Tuesday, August 16, 2011

Palm Wine Music: Koo Nimo and Osei Korankye at Afrikafestival Hertme

This great 2008 performance by Koo Nimo at Afrikafestival Hertme in the Netherlands has been around Youtube for a while, and now we have another recently posted Youtube video which presents a more complete version of this performance. The always incredible Koo Nimo is joined here by members of his Adadam Agofomma group as well as the seprewa virtuoso Osei Korankye (whose collaboration album with Koo Nimo is available on this blog). The set begins with a seprewa/guitar piece "Abube ne atebe" that features Osei, followed by a beautiful song entitled "Death is everybody's business." The performance concludes with a version of the Ghanaian standard "Yaa Amponsah" that quickly turns into Koo Nimo's own tune "Aburokyire Abrabo" (Overseas Life). In case you're interested, I've posted a full recording of this tune below, along with a translation by Joe Latham from the booklet Ashanti Ballads of Koo Nimo.

On the subject of Koo Nimo, you might like to check out this beautiful, handmade book honoring Agya Koo that was recently acquired by the Smithsonian.  The book is called Listen, listen : Adadam Agofomma : honoring the legacy of Koo Nimo, a collaboration between artists Mary Hark, Atta Kwami, and Koo Nimo himself. An article about the book is on the Smithsonian site here.

Koo Nimo - Aburokyire Abrabo

Aburokyire Abrabo (Overseas Life)

Mother, Oh Mother, your son has made a terrible journey.
Now I am stranded overseas.
Darkness has encircled me.
There can be no witness to what I endure alone.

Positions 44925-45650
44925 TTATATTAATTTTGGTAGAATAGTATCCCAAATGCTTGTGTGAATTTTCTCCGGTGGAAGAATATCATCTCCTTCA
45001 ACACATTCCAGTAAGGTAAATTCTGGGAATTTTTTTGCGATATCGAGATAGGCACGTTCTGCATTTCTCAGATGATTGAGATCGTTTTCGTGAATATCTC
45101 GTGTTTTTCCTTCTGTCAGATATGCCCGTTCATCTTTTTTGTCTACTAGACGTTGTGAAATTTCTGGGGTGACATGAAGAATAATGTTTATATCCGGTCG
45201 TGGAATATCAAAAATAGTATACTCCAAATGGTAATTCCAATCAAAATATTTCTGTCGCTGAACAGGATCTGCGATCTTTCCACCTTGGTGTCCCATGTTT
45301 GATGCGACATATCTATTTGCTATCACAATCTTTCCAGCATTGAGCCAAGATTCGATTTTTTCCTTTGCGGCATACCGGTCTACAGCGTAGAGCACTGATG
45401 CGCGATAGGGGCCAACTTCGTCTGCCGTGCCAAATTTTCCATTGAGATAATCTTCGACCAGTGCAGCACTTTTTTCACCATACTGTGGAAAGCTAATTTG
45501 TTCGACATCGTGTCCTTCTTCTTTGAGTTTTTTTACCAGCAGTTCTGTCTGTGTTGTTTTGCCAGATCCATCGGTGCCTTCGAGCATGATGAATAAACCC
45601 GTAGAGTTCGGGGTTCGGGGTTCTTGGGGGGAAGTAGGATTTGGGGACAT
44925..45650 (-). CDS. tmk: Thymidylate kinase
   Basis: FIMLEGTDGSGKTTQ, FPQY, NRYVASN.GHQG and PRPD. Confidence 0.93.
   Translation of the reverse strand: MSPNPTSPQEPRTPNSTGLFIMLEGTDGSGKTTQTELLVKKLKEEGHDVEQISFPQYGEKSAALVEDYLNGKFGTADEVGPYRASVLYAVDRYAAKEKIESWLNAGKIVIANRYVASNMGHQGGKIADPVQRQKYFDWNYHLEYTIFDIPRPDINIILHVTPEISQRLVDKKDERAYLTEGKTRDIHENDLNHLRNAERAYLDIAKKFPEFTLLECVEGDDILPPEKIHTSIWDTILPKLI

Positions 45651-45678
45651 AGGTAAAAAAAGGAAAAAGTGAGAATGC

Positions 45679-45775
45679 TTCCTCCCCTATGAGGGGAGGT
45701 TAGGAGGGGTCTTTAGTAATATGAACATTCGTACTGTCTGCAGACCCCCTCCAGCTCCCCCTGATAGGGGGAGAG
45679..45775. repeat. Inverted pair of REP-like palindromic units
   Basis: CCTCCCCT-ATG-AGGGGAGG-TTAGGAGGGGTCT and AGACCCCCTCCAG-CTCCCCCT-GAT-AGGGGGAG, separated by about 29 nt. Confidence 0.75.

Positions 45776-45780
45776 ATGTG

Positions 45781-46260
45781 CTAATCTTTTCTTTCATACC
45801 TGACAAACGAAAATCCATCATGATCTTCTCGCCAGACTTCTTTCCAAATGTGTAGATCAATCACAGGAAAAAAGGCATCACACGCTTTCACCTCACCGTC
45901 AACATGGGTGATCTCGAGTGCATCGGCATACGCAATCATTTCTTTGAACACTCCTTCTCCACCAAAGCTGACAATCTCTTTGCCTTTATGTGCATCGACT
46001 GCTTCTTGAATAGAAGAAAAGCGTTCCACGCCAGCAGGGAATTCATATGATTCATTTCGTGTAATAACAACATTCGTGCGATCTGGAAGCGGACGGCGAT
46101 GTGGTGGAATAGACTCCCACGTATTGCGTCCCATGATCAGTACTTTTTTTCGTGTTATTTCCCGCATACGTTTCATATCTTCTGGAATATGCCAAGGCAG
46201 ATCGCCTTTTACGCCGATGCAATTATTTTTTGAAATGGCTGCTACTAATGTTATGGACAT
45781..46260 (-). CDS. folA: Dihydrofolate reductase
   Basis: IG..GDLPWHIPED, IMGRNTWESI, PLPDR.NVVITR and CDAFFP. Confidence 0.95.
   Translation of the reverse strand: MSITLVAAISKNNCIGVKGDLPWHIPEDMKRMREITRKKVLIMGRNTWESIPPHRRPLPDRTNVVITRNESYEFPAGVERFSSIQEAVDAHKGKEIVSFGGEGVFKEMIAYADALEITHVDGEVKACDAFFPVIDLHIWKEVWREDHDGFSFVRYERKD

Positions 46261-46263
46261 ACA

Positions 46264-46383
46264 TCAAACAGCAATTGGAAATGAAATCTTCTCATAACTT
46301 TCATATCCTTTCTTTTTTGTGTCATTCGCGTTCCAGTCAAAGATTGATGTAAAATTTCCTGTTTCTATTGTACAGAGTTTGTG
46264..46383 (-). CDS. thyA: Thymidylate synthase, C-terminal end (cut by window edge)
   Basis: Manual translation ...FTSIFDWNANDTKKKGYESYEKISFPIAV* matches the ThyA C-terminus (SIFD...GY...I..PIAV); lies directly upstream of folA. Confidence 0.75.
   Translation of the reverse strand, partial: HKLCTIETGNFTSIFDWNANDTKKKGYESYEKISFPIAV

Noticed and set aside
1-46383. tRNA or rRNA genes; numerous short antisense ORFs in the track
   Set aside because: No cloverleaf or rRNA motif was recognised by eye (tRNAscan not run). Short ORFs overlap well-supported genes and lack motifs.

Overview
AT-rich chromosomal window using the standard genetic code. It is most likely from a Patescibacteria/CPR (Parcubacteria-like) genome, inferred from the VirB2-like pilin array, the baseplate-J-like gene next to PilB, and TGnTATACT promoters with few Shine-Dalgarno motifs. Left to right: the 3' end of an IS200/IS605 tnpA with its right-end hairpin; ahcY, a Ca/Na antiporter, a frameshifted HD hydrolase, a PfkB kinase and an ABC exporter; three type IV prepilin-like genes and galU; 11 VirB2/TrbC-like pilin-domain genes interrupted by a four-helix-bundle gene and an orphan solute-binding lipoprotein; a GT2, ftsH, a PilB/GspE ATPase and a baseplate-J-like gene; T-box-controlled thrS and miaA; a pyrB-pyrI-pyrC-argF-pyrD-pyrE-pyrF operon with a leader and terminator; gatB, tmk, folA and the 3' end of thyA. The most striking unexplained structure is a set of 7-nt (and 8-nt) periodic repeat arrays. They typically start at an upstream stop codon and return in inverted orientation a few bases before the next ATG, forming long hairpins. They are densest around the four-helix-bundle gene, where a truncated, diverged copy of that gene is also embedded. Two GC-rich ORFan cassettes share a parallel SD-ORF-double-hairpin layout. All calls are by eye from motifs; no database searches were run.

An unsuccesful mission is a disgrace,
So how can we come hone?
If you fail, no child is named after you.
Death is preferable to shame.

Everyone has reasons for leaving his native land.
Some travel to study, or to marry.
Some go as tourists, some look for jobs.
Some seek medical treatment.

Some return, but others die overseas.
What a tragedy that is.
Why should this be?
It is our individual destiny.
Life has its bad times we have to pass through.

The cold weather gets so bitter men lose their senses.
Poverty, family problems, illness and accidents
All aggravate the stranger's sad state.
Married or single, life is not pleasant in a foreign land.

Bad company, gossip, rumours, misunderstandings,
So many troubles could be settled by speaking to the family.
There is but one consolation:
Namely that travel brings wisdom to men.

Spirits of our Ancestors,
Gods of our Ancestors,
Watch over our brothers abroad.
Let them return home safely.
To live in Europe is to understand this lament. 


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